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Abstract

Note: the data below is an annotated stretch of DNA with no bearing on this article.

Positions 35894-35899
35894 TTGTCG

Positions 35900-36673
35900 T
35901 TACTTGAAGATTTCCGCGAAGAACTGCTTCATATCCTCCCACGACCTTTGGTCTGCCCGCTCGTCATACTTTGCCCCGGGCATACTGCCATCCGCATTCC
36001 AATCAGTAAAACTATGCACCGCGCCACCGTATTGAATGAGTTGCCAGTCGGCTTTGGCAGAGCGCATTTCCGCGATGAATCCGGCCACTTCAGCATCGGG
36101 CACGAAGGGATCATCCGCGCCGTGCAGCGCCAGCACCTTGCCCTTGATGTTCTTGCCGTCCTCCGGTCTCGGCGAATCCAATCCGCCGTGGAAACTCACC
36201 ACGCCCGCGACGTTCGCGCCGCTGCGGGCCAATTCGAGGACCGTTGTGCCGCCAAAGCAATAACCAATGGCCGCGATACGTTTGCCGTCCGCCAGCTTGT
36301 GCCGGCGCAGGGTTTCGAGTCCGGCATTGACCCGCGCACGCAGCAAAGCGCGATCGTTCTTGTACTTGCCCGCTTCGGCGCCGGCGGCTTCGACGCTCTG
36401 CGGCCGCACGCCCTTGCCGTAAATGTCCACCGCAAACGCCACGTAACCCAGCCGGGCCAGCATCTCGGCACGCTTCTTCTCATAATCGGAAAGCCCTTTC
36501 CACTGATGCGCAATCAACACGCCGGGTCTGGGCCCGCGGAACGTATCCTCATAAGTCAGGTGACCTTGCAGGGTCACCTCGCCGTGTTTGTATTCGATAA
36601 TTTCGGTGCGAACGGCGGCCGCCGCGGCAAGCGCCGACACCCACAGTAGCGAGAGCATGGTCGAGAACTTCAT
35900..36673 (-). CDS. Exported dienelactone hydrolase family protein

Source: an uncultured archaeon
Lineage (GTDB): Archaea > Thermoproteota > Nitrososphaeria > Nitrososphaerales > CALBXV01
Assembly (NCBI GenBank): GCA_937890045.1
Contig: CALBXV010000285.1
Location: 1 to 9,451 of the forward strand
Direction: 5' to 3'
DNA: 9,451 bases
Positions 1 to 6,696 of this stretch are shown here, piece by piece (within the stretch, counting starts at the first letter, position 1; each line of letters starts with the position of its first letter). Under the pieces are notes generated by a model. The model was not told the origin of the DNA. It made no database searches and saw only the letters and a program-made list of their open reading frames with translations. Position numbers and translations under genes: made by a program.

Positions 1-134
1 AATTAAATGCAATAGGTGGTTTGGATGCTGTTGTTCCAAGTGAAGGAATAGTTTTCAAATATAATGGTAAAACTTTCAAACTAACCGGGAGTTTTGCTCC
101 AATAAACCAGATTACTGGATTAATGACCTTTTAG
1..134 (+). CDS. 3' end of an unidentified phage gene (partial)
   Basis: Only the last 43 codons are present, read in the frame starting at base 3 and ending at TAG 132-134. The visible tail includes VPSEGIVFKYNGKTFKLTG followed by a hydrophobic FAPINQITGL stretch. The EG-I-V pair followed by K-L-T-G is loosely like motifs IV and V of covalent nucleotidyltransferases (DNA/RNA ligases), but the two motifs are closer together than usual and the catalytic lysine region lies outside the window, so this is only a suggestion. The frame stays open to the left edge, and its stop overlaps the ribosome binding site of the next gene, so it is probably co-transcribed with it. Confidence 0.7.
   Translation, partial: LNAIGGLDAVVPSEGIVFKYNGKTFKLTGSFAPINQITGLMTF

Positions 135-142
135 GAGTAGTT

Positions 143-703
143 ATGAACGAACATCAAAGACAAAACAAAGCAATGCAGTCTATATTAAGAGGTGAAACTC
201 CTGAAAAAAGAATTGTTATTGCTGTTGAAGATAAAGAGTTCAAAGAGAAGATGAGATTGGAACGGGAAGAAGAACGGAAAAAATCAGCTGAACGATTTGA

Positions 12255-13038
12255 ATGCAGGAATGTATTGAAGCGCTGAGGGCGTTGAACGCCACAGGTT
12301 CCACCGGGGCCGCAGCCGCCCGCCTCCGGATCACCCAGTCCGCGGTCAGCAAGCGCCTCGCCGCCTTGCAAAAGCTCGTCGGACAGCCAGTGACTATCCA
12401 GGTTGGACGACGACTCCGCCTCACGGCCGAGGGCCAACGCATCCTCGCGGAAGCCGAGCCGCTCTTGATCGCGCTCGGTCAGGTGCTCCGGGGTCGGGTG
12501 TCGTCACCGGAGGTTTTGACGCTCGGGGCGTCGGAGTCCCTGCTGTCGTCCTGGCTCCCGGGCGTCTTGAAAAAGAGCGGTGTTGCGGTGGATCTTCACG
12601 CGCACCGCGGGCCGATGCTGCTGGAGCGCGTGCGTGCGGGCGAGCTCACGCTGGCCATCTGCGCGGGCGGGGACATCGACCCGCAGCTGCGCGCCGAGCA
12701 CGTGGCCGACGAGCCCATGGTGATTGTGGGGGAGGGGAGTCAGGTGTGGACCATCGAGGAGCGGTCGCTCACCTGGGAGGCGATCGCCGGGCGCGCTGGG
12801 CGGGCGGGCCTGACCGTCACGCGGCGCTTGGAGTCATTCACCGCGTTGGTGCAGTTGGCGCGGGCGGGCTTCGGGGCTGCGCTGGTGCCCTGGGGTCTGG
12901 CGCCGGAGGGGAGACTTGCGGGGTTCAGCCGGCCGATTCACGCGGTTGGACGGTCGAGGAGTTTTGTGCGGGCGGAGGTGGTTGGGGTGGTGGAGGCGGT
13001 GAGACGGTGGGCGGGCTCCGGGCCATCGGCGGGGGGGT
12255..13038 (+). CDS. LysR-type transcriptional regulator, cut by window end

An attempt is made to understand some of the ways that marine geology developed during the past 50 years, essentially the working lifespan of an active but venerable scientist. This interpretation is aided by comparing marine geology with the development of land geology during a longer period, and by attempting to understand the relative roles of science and technology in the field of marine geology. Excursions from simple straight-line advance for all geology (and also for other fields) are provided by the unexpected appearances of broad generalizations, or paradigms, that commonly are developed by a few scientists and opposed by many, at least for a time. These sudden advances await the accumulation of critical masses of knowledge that, in turn, depend upon exceptional opportunities, partly in the form of adequate funding and partly by transfer of technology. These unusual circumstances make accurate prediction of future advances in mating geology (and in other scientific and technical fields) unreliable but still worthy of thought.

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